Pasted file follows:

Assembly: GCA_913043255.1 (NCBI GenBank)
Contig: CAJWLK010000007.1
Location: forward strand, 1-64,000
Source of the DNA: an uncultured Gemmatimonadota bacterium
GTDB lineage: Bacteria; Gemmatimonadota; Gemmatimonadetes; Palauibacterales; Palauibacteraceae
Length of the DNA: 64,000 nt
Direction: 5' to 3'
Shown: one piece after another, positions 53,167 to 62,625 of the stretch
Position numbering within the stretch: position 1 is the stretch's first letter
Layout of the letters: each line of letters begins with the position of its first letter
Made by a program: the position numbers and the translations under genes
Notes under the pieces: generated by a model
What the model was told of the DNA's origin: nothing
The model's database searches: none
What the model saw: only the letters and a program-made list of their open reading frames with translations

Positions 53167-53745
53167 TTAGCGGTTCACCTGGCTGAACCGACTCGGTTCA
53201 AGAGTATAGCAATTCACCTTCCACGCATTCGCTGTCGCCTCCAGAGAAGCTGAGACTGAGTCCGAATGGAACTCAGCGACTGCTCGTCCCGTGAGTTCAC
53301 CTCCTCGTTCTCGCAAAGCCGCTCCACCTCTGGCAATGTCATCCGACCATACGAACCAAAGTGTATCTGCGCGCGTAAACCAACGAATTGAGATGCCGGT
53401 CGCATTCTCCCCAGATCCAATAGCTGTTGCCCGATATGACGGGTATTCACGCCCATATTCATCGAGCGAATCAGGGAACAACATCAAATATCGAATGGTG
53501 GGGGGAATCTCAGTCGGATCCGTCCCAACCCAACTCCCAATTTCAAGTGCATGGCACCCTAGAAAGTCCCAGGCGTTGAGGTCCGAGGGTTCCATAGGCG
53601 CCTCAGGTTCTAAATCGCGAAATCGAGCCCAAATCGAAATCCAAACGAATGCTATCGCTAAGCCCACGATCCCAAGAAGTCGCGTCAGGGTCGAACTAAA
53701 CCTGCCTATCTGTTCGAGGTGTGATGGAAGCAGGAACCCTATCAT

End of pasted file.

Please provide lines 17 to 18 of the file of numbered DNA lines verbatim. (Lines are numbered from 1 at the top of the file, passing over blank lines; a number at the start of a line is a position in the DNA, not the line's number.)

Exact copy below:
53167 TTAGCGGTTCACCTGGCTGAACCGACTCGGTTCA
53201 AGAGTATAGCAATTCACCTTCCACGCATTCGCTGTCGCCTCCAGAGAAGCTGAGACTGAGTCCGAATGGAACTCAGCGACTGCTCGTCCCGTGAGTTCAC